Geary v Rankine – Case Summary

Geary v Rankine

Court of Appeal

Citations: [2012] EWCA Civ 555; [2012] 2 FLR 1409; [2012] 2 FCR 461.


G and R were in a romantic relationship. They lived together in a house in London and had a son together. Six years into the relationship, R bought a guesthouse in Hastings as an investment with his own money. R initially intended the guesthouse to be run by an independent manager. However, when problems arose, R had to move away from London to manage the business himself.

G initially remained in London, where she worked as a receptionist. However, when R found himself unable to cope, G moved to Hastings. While there, she helped with cleaning, did all the cooking, and assisted with the administration and bank paperwork. She was not paid a wage, but R gave her money if she asked for it. When G asked R what security existed for her and their son, R responded that the business should remain in his sole name.

The relationship broke down. R claimed that she had either acquired a beneficial interest in the guesthouse or the guesthouse was a partnership asset.

  1. Had R acquired a beneficial interest in the guesthouse by way of constructive trust?
  2. Were R and G in a partnership with respect to the guesthouse? If so, was the guesthouse a partnership asset?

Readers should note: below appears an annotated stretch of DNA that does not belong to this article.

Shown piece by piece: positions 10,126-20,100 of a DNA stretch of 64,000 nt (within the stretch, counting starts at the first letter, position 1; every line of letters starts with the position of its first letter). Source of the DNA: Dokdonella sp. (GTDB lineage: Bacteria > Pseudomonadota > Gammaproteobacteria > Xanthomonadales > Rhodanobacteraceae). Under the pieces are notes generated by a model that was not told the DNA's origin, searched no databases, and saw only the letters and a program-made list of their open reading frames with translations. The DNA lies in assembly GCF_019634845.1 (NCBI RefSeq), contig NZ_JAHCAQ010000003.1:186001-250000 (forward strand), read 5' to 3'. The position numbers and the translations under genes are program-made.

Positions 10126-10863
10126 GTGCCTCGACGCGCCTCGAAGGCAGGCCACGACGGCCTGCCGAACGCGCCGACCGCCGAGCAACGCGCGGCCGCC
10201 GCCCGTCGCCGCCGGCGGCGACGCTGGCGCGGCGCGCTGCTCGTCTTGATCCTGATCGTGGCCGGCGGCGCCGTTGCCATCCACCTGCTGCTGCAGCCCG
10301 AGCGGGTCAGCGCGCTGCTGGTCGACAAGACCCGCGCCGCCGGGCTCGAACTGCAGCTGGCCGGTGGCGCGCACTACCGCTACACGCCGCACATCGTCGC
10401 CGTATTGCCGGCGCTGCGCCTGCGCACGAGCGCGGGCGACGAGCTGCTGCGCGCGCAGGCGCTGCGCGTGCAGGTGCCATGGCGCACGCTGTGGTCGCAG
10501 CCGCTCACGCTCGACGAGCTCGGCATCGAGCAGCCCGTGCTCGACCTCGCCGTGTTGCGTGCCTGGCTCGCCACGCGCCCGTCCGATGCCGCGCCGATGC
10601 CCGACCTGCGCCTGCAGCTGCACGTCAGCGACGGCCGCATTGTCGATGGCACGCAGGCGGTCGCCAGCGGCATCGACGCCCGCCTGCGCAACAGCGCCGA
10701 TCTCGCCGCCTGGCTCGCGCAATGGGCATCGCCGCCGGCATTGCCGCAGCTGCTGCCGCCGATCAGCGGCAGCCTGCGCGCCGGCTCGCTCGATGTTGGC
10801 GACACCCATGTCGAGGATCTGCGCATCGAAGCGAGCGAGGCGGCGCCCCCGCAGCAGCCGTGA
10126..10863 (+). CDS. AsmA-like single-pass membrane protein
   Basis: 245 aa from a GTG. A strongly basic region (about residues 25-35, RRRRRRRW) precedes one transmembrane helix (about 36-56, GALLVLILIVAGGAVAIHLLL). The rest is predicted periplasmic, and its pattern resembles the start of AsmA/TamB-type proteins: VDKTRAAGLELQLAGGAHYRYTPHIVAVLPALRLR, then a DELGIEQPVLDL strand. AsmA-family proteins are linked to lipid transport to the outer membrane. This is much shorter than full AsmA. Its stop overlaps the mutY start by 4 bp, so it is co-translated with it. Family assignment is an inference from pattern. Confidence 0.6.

The Court of Appeal held in favour of R. There was no evidence of a business partnership. G was clearly not intended to be entitled to a share of the profits. Even if there was a partnership, R bought the guesthouse with his own money and clearly intended to own it absolutely, rather than as a partnership asset.

There was no common intention constructive trust either. This was because R bought the house entirely with his own money, and at the time there was no intention that G would live in the home or even play a part in the business. There was no evidence that the parties’ intentions concerning the equitable title subsequently changed.

This Case is Authority For…

Where one party solely owns property, there is no presumption of joint beneficial ownership. The court will assume that the sole legal owner intended to hold the equitable title absolutely. This can be rebutted by objective evidence, derived from the parties’ conduct, that they intended something different.


The court noted that a common intention to run a business together is not the same thing as a common intention that business property be jointly owned.